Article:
Appellant, who offered no evidence during the trial, contends that the State's evidence is insufficient to support the jury's affirmative answer to the second special issue. Art. 37.071(b)(2), supra. We disagree. The evidence discloses that three terms of imprisonment have had little, if any, effect on appellant's propensity to commit criminal acts. On the night of the instant offense, appellant armed himself with a pistol, and when he was recognized by the deceased, he brutally stabbed him even though the deceased was physically unable to stop or pursue appellant. At the time of his arrest, appellant was also armed with a pistol. This evidence is sufficient to support the jury's determination that appellant would commit criminal acts of violence that would constitute a continuing threat to society. Art. 37.071(b)(2), supra. Cf. Warren v. State, 562 S.W.2d 474 (Tex.Cr.App., delivered March 1, 1978).
Appellant contends that "improper acts" by the prosecutor throughout the trial "taken as a whole inflamed and prejudiced the jury to the extent that the [appellant] was not granted a fair trial." This ground of error does not comply with Art. 40.09, V.A.C.C.P. Love v. State, 533 S.W.2d 6 (Tex.Cr.App.1976). However, appellant's argument refers to a specific instance of allegedly improper argument by the prosecutor, which we shall consider in the interest of justice. This argument, which occurred during the punishment phase of the trial, is as follows:*779 "MR. BODIFORD: ... And so do you believe that the Defendant acted deliberately when he goes into James Hanks' apartment with a pistol? And he tells you what he is going to do with the pistol if he is caught in there. He told Edith Cobb that he took that pistol there and he was going to use it if anybody tried to stop him. "MR. MONTGOMERY: I am going to object to that, Your Honor. That argument is outside the evidence in this case. "THE COURT: Ladies and gentlemen of the jury, you have heard the evidence, and you will be guided by the testimony that comes from the witness stand solely. "MR. BODIFORD: Do you remember her testimony? Isn't that her testimony? She said he took that pistol with him. He told her that. And he was going to use it if anybody tried to stop him. "MR. MONTGOMERY: We renew our objection, Your Honor. "THE COURT: Overruled. "MR. BODIFORD: You know, some lawyers just keep trying to object to break the prosecutor's train of thought when he gets a little warm. "MR. MONTGOMERY: We are going to object to that, Your Honor. "THE COURT: Sustained. "MR. MONTGOMERY: There is a motion in limine that stops that sort of thing, Your Honor, and we are going to ask the jury be instructed to disregard that remark and ask for a mistrial in violation of that motion in limine. "THE COURT: Ladies and gentlemen of the jury, you will disregard the last remark of counsel."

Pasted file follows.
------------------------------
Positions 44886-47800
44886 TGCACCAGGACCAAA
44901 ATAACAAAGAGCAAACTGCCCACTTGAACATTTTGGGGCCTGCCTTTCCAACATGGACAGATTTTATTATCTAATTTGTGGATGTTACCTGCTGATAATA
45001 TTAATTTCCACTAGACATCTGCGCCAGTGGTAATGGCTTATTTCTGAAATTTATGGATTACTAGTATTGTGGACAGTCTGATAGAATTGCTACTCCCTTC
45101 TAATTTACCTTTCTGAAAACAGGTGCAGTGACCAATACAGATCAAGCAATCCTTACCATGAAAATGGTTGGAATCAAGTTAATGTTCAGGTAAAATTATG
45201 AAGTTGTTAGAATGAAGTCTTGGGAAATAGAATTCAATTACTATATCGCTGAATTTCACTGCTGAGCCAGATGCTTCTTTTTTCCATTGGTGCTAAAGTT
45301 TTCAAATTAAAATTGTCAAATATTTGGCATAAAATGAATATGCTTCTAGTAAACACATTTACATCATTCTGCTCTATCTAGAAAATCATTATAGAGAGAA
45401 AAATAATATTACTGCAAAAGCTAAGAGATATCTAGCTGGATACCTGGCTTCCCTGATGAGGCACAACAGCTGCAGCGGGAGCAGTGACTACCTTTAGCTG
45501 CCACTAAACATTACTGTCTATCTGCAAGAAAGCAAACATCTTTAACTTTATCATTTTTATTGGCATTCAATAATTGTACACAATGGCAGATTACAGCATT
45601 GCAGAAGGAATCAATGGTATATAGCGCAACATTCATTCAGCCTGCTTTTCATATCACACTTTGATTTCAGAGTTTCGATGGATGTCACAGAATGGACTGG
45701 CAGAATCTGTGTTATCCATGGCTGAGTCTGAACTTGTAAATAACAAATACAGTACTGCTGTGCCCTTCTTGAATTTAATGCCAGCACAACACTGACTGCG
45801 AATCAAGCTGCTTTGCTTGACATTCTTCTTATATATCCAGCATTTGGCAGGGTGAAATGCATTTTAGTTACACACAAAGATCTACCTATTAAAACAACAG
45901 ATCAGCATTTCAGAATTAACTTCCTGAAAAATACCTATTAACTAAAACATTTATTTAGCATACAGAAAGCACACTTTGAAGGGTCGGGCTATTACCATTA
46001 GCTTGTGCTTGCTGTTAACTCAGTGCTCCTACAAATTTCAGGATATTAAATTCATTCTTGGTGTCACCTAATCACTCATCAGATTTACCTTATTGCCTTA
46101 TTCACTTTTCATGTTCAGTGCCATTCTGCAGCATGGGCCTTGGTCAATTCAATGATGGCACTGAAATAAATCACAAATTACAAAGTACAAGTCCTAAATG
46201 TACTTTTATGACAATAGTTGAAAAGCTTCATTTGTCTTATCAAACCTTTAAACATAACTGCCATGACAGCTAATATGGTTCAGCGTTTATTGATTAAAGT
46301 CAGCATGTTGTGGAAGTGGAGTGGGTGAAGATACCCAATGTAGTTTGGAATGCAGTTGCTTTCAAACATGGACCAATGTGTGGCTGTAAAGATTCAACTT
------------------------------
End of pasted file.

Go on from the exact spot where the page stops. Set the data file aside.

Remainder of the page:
The record reveals that Edith Cobb testified, without objection, that appellant told her that on the night of the offense "he had a gun in case anyone tried to stop him." The prosecutor's argument was, therefore, within the scope of the evidence. The prosecutor's side-bar remark, that lawyers sometimes object in order to break the prosecutor's train of thought, was improper. However, this impropriety was cured by the trial court's prompt instruction to the jury. Young v. State, 547 S.W.2d 23 (Tex.Cr.App. 1977); Graves v. State, 513 S.W.2d 57 (Tex. Cr.App.1978).
Appellant also contends that Art. 43.14, V.A.C.C.P., providing that the sentence of death shall be carried out by lethal injection, is an unconstitutional delegation of legislative authority. This issue has been resolved contrary to appellant's position. Ex parte Granviel, 561 S.W.2d 503 (Tex.Cr.App.1978).
Finally, appellant contends that the order overruling his motion for new trial establishes that he was not present at the hearing on the motion. This contention is based on the order which states at one point that "the Defendant, Daniel Joseph Richard," appeared at the hearing in person and by counsel.
Our review of the record discloses that this is a clerical error. The order in question is styled "The State of Texas vs. Sammie Felder, Jr." The order twice refers to "the Defendant, Sammie Felder, Jr." Furthermore, the transcription of the court reporter's notes taken at the hearing on appellant's motion for new trial clearly establishes that appellant was present. We will not reverse a conviction because of an obvious clerical error. Bishop v. State, 507 S.W.2d 745 (Tex.Cr.App.1974).
The judgment is affirmed.